A Great Movie assembled by a butcher !!
Don Cheeseman | Hockley, TX United States | 10/26/2003
(1 out of 5 stars)

"(DVD) I agree with Mr. Rapchak. In addition to the missing scenes he outlines, there are other missing scenes near the beginning of the movie. The bar scene after Gleason is worked over by mob muscle; Quinn wandering the street, meeting a down-and-out ex-fighter/boozer and tussling with his boss, broken up by Gleason and Rooney. Quinn trying to get a moving van job...etc. There's no warning on the DVD cover that it does NOT contain the movie Requiem For A Heavyweight but rather selected scenes from the real movie. On the back of the DVD case however there are two pictures from scenes in the movie...they are among the scenes that are NOT included on the DVD. That strikes me as deceptive. I have seen the entire movie on satellite TV and the Columbia/Tri-Star version is a rip off. If you want to see the real Requiem For A Heavyweight then you'll be very disappointed with this butchered version of the movie. Maybe the VHS version will have the complete movie; I don't know."
A Knockout Cast in a Knockout Story
A. Wolverton | Crofton, MD United States | 12/04/2002
(5 out of 5 stars)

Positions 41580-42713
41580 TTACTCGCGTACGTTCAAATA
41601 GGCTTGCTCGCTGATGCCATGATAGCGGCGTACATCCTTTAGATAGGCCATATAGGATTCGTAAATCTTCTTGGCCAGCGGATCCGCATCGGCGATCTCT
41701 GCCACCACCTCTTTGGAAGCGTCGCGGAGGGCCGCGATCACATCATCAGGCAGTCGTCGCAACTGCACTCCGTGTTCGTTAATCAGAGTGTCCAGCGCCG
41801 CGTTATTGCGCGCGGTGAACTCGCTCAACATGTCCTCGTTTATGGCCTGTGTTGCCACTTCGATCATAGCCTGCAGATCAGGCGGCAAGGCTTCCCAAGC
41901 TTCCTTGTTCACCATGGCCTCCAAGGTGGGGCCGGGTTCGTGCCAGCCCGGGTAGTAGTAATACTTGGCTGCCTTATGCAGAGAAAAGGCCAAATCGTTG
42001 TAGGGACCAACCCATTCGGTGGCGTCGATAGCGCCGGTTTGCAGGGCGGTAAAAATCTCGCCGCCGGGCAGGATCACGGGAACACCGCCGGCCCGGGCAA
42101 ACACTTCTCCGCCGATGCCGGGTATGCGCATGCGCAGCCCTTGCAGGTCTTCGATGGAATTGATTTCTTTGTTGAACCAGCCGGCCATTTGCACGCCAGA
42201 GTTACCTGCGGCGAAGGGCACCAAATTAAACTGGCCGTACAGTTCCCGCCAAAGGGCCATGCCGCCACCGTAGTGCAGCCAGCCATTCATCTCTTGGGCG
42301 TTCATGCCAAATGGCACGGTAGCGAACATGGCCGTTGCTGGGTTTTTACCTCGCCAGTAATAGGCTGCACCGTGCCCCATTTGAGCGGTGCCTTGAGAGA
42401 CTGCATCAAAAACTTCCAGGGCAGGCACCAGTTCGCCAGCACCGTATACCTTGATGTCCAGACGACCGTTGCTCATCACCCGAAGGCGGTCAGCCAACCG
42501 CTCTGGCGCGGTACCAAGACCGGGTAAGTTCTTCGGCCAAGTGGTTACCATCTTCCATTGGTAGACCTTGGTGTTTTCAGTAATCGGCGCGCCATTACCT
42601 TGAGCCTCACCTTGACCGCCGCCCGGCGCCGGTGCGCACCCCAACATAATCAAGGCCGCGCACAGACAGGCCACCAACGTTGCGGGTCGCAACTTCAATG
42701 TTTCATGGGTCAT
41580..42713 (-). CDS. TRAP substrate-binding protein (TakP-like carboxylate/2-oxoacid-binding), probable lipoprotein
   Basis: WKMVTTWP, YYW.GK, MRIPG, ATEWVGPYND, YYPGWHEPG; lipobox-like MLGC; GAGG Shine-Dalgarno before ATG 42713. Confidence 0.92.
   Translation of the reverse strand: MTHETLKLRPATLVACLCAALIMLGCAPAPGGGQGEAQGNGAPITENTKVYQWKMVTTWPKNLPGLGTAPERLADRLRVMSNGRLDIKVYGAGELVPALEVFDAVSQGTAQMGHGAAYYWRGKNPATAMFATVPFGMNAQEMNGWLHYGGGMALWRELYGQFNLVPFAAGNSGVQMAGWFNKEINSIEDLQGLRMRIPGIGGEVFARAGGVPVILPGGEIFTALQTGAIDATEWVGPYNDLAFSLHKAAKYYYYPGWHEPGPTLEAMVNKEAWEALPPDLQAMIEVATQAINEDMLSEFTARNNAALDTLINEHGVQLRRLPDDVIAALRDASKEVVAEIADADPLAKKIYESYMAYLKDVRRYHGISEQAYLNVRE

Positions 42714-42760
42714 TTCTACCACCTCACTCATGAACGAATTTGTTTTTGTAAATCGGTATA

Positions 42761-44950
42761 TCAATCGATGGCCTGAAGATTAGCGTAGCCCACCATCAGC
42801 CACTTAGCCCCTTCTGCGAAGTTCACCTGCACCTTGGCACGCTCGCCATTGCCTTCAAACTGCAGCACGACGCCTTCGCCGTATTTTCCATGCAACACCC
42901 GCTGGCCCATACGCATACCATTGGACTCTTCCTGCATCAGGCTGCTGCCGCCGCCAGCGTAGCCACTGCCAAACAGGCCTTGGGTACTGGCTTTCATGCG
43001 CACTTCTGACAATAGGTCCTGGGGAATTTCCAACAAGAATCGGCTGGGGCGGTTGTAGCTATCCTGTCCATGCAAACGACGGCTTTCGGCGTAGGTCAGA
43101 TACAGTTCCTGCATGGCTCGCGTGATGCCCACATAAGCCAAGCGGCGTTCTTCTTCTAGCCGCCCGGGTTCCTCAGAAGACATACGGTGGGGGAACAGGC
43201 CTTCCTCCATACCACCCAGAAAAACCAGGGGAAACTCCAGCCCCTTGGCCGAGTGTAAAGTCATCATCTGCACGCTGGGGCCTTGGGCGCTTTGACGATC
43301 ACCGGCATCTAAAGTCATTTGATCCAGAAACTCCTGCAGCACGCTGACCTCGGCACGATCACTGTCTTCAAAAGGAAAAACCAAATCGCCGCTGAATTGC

"'Requiem for a Heavyweight' is not only one of the great forgotten boxing pictures, it's also one of those movies that has almost vanished. Thankfully this DVD release will help keep this great film alive.Anthony Quinn superbly plays Mountain Rivera, a 37 year old fighter who risks losing his eyesight if he continues to fight. His manager (Jackie Gleason), his trainer (Mickey Rooney), and a new-found lady friend (Julie Harris) all have different ideas about Mountain's future. Just what CAN a fighter do after 17 years in the ring? While most of the drama takes place outside the ring, Rod Serling's script delivers tension, conflict and suspense in way you wouldn't expect from a 1962 film. You can almost see the characters thinking about where they are, where they're going, and how Mountain Rivera can and does affect their lives. The brilliance of the film's cast is electrifying. Every actor is in absolutely tip-top form. These performances are a real pleasure to watch. This film contains no weak links. Other reviewers have commented on the several different versions of the film. The film originally aired on television on a show called "Playhouse 90." This is the only version I have seen, so I have no other standard for comparison. I suppose it's possible, but I don't see how any version could top this one. Well worth your time and money.Approx. 90 minutes in black and white"